We’re delighted to welcome Ian Brennan to the blog today. Ian is the author of Sister Maple Syrup Eyes, not to mention a Grammy-award winning music producer! Check out his interview responses below and then read on for more information about his work and his book.
Interview with Ian Brennan
Tell us about your most recent completed project
Sister Maple Syrup Eyes is a book about recovery. It was inspired by own personal experience coping with the aftermath of the rape of my “first love”. The first rough draft was written in 1990 and it has been relentlessly revised and honed down since, to just over 20,000 words. In many ways, it sort of unintentionally anticipated flash novels.
What are you working on now/next?
My fourth book (a non-fiction work on inequity in media, How Music Dies (or Lives): Field-recording and the battle for democracy in the arts, is being published in February 2015. And I’m very exited by an upcoming, solo debut record from Bob Forrest “Survival Songs”, which also deals with recovery.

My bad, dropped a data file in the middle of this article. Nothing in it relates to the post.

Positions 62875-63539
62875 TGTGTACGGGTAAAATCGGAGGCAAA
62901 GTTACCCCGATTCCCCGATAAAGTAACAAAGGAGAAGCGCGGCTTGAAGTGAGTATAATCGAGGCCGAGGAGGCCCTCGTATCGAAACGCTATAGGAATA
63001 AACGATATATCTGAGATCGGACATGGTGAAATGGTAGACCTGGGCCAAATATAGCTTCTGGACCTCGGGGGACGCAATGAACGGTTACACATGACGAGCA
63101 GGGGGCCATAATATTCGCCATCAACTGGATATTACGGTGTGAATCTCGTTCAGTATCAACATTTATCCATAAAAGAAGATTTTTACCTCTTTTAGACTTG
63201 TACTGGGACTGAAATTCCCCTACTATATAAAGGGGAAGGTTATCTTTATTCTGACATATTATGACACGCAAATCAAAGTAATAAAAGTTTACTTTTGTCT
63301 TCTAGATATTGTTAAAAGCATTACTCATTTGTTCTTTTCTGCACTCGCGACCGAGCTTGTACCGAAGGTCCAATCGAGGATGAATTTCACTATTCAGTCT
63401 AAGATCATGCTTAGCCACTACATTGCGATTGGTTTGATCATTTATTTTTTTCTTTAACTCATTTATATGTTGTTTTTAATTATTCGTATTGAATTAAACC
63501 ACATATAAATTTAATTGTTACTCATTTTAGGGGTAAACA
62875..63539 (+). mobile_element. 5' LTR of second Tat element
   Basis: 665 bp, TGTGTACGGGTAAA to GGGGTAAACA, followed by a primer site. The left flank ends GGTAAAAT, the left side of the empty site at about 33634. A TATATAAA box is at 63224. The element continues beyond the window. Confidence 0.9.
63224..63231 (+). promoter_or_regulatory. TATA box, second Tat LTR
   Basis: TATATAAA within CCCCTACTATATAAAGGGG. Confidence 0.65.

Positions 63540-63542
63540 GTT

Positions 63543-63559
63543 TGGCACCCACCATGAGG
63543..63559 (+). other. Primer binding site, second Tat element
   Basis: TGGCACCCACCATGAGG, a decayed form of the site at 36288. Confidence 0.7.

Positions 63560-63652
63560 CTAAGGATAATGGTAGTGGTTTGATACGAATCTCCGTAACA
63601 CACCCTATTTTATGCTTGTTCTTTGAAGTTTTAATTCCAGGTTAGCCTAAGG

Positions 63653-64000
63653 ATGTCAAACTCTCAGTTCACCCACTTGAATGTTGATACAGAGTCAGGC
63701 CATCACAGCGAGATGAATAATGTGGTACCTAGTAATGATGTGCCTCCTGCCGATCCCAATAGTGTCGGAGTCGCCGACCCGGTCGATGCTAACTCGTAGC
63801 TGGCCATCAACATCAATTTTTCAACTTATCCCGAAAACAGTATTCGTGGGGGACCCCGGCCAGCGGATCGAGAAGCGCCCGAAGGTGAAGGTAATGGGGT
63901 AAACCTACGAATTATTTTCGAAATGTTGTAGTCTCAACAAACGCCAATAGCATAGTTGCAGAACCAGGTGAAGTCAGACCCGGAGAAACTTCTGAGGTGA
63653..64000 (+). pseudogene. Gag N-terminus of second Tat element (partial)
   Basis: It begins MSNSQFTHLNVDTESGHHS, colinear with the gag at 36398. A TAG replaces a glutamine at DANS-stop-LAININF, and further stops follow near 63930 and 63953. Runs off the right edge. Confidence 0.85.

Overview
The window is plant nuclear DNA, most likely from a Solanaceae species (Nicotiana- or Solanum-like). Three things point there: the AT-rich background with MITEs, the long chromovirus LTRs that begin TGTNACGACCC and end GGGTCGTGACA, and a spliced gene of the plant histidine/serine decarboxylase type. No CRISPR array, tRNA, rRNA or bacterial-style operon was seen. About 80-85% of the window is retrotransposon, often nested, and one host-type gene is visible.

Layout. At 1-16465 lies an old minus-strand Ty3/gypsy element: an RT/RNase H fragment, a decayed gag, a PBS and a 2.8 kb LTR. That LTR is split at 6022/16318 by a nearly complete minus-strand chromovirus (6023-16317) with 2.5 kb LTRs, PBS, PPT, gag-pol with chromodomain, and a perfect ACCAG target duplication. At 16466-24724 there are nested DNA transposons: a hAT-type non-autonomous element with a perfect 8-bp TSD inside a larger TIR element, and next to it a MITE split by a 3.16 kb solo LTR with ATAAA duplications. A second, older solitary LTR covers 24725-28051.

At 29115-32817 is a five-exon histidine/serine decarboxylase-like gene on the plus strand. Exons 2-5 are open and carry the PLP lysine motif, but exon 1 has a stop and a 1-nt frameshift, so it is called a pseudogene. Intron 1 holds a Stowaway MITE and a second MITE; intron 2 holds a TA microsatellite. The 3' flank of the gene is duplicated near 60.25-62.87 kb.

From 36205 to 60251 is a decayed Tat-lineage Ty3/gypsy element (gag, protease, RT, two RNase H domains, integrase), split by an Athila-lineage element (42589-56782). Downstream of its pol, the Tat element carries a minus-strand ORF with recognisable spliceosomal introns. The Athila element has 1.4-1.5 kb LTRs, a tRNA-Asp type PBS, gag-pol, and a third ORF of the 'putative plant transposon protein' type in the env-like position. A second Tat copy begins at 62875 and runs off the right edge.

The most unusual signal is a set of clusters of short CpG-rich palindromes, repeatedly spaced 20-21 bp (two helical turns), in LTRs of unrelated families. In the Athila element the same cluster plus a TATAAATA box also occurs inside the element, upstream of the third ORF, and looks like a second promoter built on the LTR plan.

Which is your favourite piece of work so far? Why?
It is hard to choose from the many records I’ve produced by other artists, but i think the forthcoming collaboration between Tuvan throat singer, Sainkho Namtchlak and the rhythm section of Touareg legends, Tinariwen, it really sounds unlike anything else out there. And that is a rare accomplishment in these over-documented times.
So hard to say
Whatever i am reading at any moment.
Purple Rose of Cairo, The Graduate
Favourite video game?
I HATE video games
Tea Leave Salad
Roasted green tea
Who inspires you?
Those who live independent lives with respect for others and no intention of harm. (That description fits the majority of canines on the planet, by the way.)
What motivates you?
Art has the ability to anonymously inspire empathy. In the presence of empathy, deliberate violence cannot arise from a person. Beauty is something that we can never really overdose on, so any one who purely strives to contribute to the collective good without desiring reward(s) or recognition, gives me hope.
How do you define creativity?
Art and creativity are linked but separate. All people are creative, but few are often artistic. To create something for its own intrinsic sake and without concern for its reception is a high level of artistry that few of us ever reach, and one that is even harder to sustain.
A wise, old artist once told me “every new author thinks that their own life is more interesting than it is”. An even wiser senior editor commented that “every author thinks that their book is the next Moby Dick.” Decades of rejection and indifference have dissuaded me of such notions.
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